Peptides are small protein molecules that control many processes in the human body. Some of them fight invaders such as bacteria and viruses as part of the innate immune system. Lactoferrin is also part of this defense force. Researchers at the University of Graz have now shown how powerful antimicrobial peptides - so-called AMPs - derived from lactoferrin are. And they did so using the E. coli bacterium, which can go from being a harmless intestinal inhabitant to the most common cause of diarrhea and inflammation. Spoiler alert: There is a murder at the end of this story!
On the trail of the killers
In fact, the AMPs made short work of the E. coli bacteria. "Within a few seconds, they had overcome the bacterium's outermost protective envelope and penetrated the cell interior," says Enrico Semeraro, describing the lightning-like assault in which there were no survivors. "What exactly the AMPs do inside the cell, i.e. how they kill the bacteria, remains a mystery for now. Our publication has, like a thriller, a real cliffhanger ending," admits Georg Pabst, "and of course there are the usual suspects."
In fact, what is special about the paper, published in the online journal eLife, is not the comprehensive elucidation of the "E. coli murder." Rather, it's the approach the team took to observe AMPs as they attacked - in real time and simultaneously on length scales that describe bacterial size (micrometers) and molecular structures (nanometers). "Our technique can be applied to other questions about molecular processes in cells. It allows us to find new solutions to certain problems that are otherwise inaccessible," Karl Lohner emphasizes.
Old tried and tested rethought
The "highlight" of the biophysicists' approach: they have used a time-honored method for the structural investigation of non-crystalline materials - known as small-angle scattering - for the first time to accurately "screen" bacteria. "Small-angle scattering gives us an incredible amount of data on the nature of molecular structures in these organisms. This was both an opportunity and a challenge. We had to painstakingly filter out what was relevant to us by combining mathematics, physics, chemistry and molecular biology," explains Enrico Semeraro.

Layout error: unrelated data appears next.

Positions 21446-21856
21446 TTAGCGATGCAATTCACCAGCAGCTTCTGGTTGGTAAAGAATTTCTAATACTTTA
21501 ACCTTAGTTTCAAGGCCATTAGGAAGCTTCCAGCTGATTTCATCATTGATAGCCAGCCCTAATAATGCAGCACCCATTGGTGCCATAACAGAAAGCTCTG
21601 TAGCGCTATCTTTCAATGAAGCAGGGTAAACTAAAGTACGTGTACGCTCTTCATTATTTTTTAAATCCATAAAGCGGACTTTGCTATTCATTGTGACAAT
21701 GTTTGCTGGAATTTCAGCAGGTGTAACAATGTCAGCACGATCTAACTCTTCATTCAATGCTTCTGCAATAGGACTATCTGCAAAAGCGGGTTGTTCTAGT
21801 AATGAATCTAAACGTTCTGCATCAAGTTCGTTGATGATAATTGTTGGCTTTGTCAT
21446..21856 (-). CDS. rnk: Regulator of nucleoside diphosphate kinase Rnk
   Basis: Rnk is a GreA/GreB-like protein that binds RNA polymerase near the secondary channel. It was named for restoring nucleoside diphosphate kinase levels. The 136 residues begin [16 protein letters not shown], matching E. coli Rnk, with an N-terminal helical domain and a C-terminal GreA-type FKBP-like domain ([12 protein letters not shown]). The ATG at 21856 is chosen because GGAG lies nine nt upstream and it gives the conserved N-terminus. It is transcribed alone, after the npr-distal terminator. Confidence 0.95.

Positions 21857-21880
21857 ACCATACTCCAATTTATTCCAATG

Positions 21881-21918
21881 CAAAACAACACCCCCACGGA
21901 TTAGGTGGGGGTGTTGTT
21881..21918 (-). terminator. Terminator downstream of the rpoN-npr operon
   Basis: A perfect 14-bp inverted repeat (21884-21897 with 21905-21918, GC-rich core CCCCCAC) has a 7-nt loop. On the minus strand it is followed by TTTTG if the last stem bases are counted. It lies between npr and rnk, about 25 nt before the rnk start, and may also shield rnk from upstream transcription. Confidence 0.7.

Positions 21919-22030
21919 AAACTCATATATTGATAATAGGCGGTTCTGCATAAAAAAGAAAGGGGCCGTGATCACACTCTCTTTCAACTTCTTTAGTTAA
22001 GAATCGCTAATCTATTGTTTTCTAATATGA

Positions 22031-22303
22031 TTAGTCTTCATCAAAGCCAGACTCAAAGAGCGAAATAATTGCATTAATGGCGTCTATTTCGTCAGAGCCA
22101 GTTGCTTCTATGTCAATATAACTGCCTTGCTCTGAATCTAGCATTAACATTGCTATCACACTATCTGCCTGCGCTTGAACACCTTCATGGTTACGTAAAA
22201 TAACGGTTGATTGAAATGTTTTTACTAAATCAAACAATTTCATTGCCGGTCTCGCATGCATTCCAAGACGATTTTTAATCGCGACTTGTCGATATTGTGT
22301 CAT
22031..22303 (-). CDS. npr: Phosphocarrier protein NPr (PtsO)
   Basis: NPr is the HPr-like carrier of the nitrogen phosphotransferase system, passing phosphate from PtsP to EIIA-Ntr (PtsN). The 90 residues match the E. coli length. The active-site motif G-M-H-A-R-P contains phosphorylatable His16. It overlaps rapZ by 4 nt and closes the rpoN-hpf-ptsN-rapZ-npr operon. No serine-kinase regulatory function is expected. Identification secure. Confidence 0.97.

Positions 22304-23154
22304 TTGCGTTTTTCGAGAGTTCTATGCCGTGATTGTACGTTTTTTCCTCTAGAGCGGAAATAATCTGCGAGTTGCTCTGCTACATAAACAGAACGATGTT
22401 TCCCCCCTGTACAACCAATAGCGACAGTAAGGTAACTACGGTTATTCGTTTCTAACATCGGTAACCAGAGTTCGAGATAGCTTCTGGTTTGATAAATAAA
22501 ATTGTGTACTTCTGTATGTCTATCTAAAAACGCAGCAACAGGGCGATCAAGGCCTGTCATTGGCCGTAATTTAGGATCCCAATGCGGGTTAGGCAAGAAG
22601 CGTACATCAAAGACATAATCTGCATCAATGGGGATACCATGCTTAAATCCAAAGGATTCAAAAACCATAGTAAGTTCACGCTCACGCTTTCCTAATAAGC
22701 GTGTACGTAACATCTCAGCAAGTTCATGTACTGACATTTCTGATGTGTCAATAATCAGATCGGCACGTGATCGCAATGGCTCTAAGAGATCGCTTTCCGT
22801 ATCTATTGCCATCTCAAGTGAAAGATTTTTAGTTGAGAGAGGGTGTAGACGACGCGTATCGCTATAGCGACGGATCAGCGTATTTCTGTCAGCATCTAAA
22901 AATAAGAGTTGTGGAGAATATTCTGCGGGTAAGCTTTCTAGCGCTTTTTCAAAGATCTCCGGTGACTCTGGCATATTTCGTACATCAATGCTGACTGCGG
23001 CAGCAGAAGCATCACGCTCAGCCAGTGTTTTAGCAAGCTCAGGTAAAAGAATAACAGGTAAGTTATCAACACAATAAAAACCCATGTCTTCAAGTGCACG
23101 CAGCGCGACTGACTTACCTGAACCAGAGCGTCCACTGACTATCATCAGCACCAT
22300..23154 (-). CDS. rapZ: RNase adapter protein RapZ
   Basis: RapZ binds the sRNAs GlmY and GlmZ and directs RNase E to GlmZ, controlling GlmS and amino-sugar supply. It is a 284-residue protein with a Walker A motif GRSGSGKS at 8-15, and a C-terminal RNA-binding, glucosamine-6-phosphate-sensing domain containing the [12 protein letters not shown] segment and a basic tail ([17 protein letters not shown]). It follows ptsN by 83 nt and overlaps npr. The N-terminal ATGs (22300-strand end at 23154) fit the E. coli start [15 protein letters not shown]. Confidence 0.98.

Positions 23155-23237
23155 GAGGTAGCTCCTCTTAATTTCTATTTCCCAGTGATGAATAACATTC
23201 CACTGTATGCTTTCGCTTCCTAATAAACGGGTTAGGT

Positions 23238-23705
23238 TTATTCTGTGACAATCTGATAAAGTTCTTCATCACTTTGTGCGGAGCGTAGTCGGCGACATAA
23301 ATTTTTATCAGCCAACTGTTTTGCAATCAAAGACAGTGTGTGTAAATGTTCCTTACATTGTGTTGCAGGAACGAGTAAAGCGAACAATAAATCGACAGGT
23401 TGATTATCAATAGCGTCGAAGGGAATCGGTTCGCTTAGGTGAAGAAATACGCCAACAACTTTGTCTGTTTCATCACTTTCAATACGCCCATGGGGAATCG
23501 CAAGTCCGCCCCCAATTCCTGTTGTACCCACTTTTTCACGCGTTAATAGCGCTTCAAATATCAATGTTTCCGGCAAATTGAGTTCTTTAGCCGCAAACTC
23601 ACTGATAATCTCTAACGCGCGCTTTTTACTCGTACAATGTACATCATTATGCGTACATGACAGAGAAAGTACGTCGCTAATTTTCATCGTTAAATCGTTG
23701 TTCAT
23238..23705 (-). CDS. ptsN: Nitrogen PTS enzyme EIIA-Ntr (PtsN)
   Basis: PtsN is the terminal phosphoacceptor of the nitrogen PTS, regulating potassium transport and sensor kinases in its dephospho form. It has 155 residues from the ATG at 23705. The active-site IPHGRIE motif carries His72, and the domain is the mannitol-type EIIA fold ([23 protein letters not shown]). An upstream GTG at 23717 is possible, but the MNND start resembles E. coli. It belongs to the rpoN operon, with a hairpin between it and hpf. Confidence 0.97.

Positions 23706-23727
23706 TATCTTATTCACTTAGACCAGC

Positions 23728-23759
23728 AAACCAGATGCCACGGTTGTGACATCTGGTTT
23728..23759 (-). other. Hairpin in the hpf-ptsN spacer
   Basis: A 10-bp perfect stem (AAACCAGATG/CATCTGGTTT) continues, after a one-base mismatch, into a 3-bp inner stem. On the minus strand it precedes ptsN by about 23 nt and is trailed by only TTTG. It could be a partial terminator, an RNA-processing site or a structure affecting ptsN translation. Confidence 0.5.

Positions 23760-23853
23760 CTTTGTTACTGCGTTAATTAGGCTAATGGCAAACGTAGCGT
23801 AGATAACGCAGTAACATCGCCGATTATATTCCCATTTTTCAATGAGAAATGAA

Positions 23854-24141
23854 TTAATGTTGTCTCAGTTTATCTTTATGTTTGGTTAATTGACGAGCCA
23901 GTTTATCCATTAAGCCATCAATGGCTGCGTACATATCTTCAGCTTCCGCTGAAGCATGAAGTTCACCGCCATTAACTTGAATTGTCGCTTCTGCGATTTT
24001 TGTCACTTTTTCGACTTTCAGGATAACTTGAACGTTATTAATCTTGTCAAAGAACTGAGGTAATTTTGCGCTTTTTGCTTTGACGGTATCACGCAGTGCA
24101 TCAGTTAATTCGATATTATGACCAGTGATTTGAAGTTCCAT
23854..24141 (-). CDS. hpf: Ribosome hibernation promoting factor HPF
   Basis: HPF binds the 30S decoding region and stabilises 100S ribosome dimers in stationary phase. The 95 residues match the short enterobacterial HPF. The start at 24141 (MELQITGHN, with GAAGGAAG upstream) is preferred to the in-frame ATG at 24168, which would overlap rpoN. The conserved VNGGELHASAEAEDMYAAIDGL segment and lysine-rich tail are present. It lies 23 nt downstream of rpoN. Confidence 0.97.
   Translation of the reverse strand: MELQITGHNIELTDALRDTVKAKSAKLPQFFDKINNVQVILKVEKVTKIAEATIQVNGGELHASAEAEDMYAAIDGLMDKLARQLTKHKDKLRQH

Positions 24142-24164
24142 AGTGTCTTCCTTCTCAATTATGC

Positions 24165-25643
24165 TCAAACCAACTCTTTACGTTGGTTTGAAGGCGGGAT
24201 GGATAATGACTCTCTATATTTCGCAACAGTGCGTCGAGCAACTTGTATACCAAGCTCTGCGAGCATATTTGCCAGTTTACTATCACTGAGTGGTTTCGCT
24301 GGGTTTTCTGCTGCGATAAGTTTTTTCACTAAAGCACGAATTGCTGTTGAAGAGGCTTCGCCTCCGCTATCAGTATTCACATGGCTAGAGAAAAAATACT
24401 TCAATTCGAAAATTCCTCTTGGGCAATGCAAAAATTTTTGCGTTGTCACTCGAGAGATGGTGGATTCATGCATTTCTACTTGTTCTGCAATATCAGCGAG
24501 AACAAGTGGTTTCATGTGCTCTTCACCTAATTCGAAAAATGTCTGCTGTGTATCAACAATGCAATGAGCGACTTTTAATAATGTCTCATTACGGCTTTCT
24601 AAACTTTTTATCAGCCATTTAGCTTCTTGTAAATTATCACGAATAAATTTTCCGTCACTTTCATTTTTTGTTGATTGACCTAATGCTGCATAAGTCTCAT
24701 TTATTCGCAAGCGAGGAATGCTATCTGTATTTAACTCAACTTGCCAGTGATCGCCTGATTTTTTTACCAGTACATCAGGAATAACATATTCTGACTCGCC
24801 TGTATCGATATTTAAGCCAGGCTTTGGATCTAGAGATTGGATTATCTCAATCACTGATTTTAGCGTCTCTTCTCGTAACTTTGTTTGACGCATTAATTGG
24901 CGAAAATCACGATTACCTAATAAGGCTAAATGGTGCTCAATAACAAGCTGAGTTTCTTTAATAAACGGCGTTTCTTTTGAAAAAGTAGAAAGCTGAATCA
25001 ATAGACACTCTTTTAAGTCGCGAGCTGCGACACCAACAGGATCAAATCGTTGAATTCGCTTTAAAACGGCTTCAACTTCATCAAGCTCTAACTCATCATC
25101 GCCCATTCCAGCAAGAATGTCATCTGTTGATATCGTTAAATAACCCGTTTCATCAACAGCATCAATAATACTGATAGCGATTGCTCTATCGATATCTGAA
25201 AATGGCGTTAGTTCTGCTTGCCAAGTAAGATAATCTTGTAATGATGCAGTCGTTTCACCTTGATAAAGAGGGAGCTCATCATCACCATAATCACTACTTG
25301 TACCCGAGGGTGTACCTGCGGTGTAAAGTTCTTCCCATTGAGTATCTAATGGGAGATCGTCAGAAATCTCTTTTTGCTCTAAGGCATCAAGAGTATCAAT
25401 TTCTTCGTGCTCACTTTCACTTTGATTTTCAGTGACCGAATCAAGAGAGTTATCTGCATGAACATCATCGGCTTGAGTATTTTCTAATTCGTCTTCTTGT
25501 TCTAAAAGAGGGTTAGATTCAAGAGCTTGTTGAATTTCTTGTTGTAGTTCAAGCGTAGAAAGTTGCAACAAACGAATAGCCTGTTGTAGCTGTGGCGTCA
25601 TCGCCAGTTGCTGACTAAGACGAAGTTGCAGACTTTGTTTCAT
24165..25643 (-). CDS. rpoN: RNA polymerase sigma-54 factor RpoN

The effort was doubly worthwhile: On the one hand, the scientists have thus brought a new application of small-angle scattering onto the scene. On the other hand, the findings about the rapid demise of E. coli bacteria could also improve the design of novel antibiotics in the future.
The end of the key and lock
At the moment, these work according to a "lock and key" principle, i.e. they are "set" precisely to the bacterium to be combated. As researchers discover more about how AMPs work, they could be equipped with specific instructions as "hit men" and thus play tricks on bacteria that are becoming increasingly resistant to conventional methods. "This is still a dream of the future, but we still believe that our approach is right and important for such considerations," Semeraro is convinced.
Think outside the box
Breaking out of tried-and-tested thought patterns - that, by the way, is also what brought the native Italian to Graz. Chance brought Enrico Semeraro and Georg Pabst together at a conference in Dresden. Small-angle scattering and E. coli quickly became a topic. "And then it 'clicked,'" Pabst smiles. Seven years later, the two colleagues are at the Institute of Molecular Biosciences at the University of Graz and have successfully implemented the idea by means of an interdisciplinary collaboration within the Field of Excellence BioHealth. Their current publication shows how important creativity, unconventional ideas and cross-border approaches are also in natural science research.
Publication: Semeraro et al. "Lactoferricins impair the cytosolic membrane of Escherichia coli within a few seconds and accumulate inside the cell." eLife. DOI: https://doi.org/10.7554/eLife.72850